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Appalachian State Univ. Professor Allen Bryant brought a number of Cherokee high school students from the Qualla Boundry in North Carolina to see the Major Ridge Home in Rome and learn more about their own history this weekend. Bryant and the students interacted with the public during a free family day at the Ridge Home/Chieftains Museum Saturday. /Doug Walker

"I don't want to depress them," said Appalachian State Univ. Professor Allen Bryant at Chieftains Saturday. "I hope to inspire them. This house was built by a Cherokee leader."

Bryant said one of the easiest ways to stir up a dispute on the Eastern Band of the Cherokee land in western North Carolina would be to bring up Major Ridge's name.

Ridge, of course, led the group that advocated giving up tribal lands that led to the infamous Trail of Tears.

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Eastern Band of Cherokee high school students Niobie Redus (standing from left), Darius Lambert, Shirley Peebles, Maya Cruz and Dason Bryant with some of the crowd at Chieftains Museum Sagturday for a cultural exchange with Romans during a free family day at the Museum. The students came to Rome with Appalachian State Univ. Professor Allen Bryant to learn more about their own native home lands. / Doug Walker

 "He knew that he had signed his life away," Bryant told a crowd at the museum in Rome Saturday. "I think he's much too easy of a scapegoat. If you're looking for a villain, the villain was Andrew Jackson."

Bryant nonetheless surmised that Ridge "earned his execution."

The professor introduced five students from the Cherokee High School to a room full of people interested in a cultural exchange. Darius Lambert said that after a visit to new Echota and Chieftains that he really wanted to rededicate efforts to learn and master the Cherokee native language.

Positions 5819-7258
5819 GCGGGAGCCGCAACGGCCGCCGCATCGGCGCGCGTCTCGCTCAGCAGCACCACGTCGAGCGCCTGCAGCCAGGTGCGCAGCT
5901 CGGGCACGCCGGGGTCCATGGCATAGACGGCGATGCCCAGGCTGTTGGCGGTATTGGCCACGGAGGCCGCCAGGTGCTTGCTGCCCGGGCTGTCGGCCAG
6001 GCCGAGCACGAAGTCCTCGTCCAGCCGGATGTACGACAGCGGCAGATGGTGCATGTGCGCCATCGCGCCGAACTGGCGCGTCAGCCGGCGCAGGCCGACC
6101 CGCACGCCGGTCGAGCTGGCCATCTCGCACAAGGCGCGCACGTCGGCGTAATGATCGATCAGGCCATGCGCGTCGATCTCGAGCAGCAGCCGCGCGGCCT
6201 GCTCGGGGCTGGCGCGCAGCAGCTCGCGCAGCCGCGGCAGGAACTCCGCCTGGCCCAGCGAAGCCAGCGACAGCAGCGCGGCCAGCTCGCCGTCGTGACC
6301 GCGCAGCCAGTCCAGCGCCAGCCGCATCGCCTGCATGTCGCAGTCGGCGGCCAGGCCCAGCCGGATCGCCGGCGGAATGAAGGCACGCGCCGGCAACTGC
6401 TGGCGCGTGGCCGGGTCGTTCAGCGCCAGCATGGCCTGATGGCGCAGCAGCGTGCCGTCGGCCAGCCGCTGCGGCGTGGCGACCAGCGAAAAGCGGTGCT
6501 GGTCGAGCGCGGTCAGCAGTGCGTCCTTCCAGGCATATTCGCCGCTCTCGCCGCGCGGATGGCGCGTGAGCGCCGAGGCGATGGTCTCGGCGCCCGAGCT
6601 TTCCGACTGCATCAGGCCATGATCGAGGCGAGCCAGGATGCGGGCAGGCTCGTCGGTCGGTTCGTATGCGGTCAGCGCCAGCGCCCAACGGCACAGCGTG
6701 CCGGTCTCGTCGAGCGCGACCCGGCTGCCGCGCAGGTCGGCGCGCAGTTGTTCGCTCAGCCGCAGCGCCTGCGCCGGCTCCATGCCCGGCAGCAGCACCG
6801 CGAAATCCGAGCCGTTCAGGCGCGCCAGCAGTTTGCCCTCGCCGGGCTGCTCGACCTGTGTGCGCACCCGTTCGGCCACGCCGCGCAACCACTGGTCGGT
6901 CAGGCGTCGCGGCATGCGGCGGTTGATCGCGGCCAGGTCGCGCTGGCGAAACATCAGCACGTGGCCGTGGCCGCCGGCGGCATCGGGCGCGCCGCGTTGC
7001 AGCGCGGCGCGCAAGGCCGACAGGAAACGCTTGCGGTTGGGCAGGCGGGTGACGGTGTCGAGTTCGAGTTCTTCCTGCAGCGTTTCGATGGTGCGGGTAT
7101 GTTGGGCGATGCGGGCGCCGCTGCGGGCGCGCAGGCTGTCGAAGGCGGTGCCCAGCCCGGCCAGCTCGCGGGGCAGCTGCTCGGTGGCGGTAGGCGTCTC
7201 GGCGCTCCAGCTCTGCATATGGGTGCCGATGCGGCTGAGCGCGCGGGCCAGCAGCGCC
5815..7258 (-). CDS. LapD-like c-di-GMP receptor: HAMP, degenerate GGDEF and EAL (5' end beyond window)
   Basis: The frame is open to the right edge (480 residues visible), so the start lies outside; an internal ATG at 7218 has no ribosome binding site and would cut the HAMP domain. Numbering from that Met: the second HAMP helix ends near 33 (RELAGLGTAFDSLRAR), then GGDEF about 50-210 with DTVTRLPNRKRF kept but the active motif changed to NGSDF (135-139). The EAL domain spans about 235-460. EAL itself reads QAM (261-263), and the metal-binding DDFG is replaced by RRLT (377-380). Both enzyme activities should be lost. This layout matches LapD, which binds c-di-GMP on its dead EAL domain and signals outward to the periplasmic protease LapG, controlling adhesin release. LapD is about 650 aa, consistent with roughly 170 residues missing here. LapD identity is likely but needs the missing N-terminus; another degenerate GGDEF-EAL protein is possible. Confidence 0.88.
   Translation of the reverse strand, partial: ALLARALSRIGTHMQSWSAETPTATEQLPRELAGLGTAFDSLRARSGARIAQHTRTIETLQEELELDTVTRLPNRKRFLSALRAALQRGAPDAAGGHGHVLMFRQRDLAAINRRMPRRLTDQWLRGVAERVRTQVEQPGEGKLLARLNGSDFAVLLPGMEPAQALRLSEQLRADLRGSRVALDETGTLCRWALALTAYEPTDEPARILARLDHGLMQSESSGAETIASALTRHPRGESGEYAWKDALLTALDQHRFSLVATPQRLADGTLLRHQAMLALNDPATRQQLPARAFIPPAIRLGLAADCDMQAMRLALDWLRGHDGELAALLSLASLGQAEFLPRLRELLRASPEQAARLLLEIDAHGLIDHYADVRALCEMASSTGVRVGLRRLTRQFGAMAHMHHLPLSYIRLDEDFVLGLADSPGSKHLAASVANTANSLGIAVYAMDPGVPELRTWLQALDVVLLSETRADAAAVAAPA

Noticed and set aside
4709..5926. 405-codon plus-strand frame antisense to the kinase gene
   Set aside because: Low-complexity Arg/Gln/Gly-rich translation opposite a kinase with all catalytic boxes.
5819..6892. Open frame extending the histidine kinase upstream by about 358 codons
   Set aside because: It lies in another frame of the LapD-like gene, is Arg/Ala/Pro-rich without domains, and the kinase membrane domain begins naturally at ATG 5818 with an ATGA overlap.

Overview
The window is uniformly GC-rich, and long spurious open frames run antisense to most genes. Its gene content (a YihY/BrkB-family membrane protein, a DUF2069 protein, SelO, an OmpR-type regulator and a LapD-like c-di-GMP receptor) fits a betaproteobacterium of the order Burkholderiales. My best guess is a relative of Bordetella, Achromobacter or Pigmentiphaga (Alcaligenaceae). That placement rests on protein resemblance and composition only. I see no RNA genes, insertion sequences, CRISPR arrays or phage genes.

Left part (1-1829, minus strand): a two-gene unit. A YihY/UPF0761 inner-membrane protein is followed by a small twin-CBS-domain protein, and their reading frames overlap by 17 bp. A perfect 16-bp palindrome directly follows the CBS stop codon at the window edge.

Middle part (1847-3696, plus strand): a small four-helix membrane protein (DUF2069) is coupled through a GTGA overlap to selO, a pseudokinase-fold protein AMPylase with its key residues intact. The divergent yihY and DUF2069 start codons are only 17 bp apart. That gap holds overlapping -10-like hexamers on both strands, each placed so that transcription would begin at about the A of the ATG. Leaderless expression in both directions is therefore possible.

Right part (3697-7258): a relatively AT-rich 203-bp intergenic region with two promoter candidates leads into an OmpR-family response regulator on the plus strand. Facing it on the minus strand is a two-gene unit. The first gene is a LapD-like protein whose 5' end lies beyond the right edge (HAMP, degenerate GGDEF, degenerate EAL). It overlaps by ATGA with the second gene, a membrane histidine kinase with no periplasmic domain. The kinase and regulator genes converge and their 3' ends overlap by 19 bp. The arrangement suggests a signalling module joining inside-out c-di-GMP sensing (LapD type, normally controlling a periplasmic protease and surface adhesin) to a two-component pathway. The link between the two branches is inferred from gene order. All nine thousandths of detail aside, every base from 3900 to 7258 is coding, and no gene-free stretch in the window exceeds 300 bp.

Bryant told the crowd that Sequoyah, creator of the Cherokee alphabet, had never gotten proper recognition for accomplishing over twelve years what normally evolved naturally over thousands of years.

Niobie Redus, one of the students, said they actually start learning a little about their native language in kindergarten but are not fully immersed into their native tongue. On the other hand, Lambert explained that several of his younger cousins attended a special K-6 school where they speak nothing but the Cherokee language.

In response to a question from the crowd, Redus said she believes that understanding the language better helps the students get a better grasp on their own culture. Professor Bryant, who teaches a class at the high school for which the students can also earn college credit, explained that in Cherokee the word for “father" has nothing to do with biology. It is a reference to the male figure who is there for the child.

"I love that," Bryant said. He also said there was no word for good-bye in the Cherokee language. Redus explained that what an American might interpret for good-bye actually would be translated more like, "until I see you again."

During a discussion of foods, Redus said the Cherokee didn't really use cookbooks, but depended on recipes that had been handed down orally from one generation to the next.

Bryant said that history teachers don't do a good job of telling the real story of the Cherokee and that it generally ends with the Trail of Tears. Redus explained that much of what she had been taught occurred during visits to museums while she was in elementary school on field trips.

Referring to the visit to the Major Ridge home, Redus said, she had never really learned about Ridge's side of the course of history.

"It's been a real eye-opener."

Asked how the Eastern Band landed in North Carolina, student Maya Cruz responded simply, " The Creator." Bryant also pointed out that the Eastern Band do not live on reservation in Cherokee.

"It's a boundary," he explained, adding that the Cherokee have title to the land, but, "owning is not a Cherokee concept."

He said that Cruz’s response perfectly reflected the Cherokee cultural belief that the Creator is still the owner of the land.